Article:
When you decide to become a parent, you also accept the trillions of challenges involved in raising kids. And it was challenging enough already, until technology and the internet stepped into our lives and the list of risks that children can be exposed to expanded. Nowadays parents need to address a whole new growing challenge, and that is how to manage the interactions between their children, technology and the internet.
We don't have to go too far back in time to remember when such a concern was new. Only a few years ago the safety advice for parents was to place the home computer in a room where they could monitor what their child was doing.
But now this advice is dated. In the era of connected smart devices, parents need to adopt new strategies to help their kids stay safe online. This need for a new strategy is the direct result of this new lifestyle, where we create a new, digital alter-ego that lives in a separate, virtual space. So, in other words, along with being streetwise you'll also need to educate them to be ‘cyberwise’.
The good news is that keeping our children safe online should not be difficult. The basis of everything, however, is to be aware that being connected also brings risks with it, so protection requires some technical knowledge but communication is just as pivotal to achieving this goal.
Understanding the Risks
As kids already know from an early age, the internet is that magical place where answers to any question can be found, coloring pages of favorite superheroes can be printed, and tutorials for Lego models can be watched and so much more.
What children don't know about at this stage is cyber criminals, viruses, phishing, online privacy… pretty much anything about internet safety. So as a parent or guardian it's your job to inform them about the various risks that they are exposing themselves and their family to when visiting a website or launching an app.
It’s typical to allow kids access to smartphones to let them download and play games, which is alright in itself but, as you may already know, free games usually sell extra lives, power ups, and more for real cash. You may have heard horror stories about huge credit card bills due to these in-app purchases, so it’s important to let your kids know what these purchases actually are.
If used for malicious purposes, the abundance of communication channels can serve as channels for cyber bullying. The abuse of messaging through such channels might leave the users vulnerable and children might not know how to deal with this situation.
Most social networks require the child to be 13 or older to register, but parents often teach their children to lie about their age. What they forget, however, is that social media is also an environment for adults, so they are also exposing the child to various networks – which could lead to posting comments or creating a reputation they might regret later on.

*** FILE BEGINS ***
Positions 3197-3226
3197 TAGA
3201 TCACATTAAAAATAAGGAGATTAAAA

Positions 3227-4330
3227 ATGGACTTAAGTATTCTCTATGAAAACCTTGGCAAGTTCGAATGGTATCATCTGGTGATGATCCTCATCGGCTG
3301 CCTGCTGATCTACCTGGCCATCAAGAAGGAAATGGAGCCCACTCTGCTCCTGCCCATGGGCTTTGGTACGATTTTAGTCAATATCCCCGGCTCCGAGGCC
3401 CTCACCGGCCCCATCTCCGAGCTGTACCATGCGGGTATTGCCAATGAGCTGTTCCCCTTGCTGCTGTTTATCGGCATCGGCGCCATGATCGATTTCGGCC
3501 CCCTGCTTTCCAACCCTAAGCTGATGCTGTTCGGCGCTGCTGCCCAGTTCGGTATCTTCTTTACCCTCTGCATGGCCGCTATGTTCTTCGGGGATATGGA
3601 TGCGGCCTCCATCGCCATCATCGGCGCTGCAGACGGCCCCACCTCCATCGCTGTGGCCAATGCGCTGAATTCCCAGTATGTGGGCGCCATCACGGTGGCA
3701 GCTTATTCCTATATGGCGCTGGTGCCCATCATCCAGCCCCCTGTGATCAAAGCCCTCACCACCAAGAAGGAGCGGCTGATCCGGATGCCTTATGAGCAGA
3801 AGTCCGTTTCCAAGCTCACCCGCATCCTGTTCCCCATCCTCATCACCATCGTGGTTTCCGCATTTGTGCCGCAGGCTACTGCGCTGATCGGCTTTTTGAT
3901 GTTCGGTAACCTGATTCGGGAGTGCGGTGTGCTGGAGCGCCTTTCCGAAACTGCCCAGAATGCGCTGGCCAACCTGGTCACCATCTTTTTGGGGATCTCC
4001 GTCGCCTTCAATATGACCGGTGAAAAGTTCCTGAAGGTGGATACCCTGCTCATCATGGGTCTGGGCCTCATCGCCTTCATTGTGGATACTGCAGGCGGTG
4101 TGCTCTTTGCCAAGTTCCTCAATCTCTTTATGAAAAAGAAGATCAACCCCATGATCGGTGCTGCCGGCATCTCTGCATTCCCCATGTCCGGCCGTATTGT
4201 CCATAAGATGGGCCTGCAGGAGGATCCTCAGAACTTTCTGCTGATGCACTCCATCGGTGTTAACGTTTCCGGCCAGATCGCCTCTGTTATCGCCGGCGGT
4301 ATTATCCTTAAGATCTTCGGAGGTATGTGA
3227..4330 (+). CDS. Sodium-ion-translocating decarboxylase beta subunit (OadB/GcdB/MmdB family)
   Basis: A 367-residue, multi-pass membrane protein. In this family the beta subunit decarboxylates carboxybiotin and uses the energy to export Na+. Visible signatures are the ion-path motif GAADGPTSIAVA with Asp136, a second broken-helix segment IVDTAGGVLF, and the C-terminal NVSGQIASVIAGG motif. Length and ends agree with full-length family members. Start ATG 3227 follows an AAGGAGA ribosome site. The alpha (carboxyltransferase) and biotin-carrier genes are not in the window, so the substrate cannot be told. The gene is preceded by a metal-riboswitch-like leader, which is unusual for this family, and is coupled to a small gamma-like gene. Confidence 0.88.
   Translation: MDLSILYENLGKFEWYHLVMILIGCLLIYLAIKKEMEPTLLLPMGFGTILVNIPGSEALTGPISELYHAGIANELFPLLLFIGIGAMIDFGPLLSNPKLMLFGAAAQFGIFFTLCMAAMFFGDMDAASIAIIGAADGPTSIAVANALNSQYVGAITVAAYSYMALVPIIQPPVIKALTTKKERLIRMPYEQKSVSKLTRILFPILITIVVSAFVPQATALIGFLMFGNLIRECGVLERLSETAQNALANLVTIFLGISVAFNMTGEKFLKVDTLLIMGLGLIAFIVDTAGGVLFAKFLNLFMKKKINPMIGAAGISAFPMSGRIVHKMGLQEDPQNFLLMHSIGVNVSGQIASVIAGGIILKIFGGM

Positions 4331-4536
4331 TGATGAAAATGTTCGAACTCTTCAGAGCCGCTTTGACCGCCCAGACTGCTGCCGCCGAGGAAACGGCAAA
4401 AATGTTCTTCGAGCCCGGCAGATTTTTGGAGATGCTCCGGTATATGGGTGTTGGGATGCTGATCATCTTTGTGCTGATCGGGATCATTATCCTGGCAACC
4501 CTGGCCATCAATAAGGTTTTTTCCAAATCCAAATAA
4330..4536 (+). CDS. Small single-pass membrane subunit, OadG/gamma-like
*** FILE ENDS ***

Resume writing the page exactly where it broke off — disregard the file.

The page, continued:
Strangers can easily reach out to your child and build an emotional connection with them to gain trust for purposes of sexual abuse or exploitation. With the anonymity of the internet, it’s now much easier than ever before.
How to Use Technology to Protect Your Children's Digital Life
Every new device now includes a feature called parental control, which gives the parent a way to filter the type of content that children can access when online. Since no system is bulletproof, it is strongly recommended that parents sit down with their children frequently and talk about the risks of digital life and the measures that they can take to protect themselves.
The most popular feature of parental controls is the option to block malicious or inappropriate sites using a safe search filter. Beyond these built-in options, though, there are also third party parental control apps such as Qustodio, Kaspersky Safe Kids, Net Nanny, and more, all of which offer additional tools to monitor the kids' online activity and protect them.
Use a Password Manager to Protect Online Accounts
Alongside using search engines specifically designed for kids, you should explain to children right from the start the importance of not using the same password for every account they create. Our advice is for them is to use long phrases from their favorite books as passwords because it's easier to remember them.
However, as the number of accounts build up, a good option to manage your child's and even the whole family's digital life – online accounts, bank accounts, credit card info, secure notes, and more – is to use a password manager. There are password managers that are family-friendly, with additional features to suit groups of family and friends, while also bringing down the price for each individual user.
Happy browsing, and stay safe!
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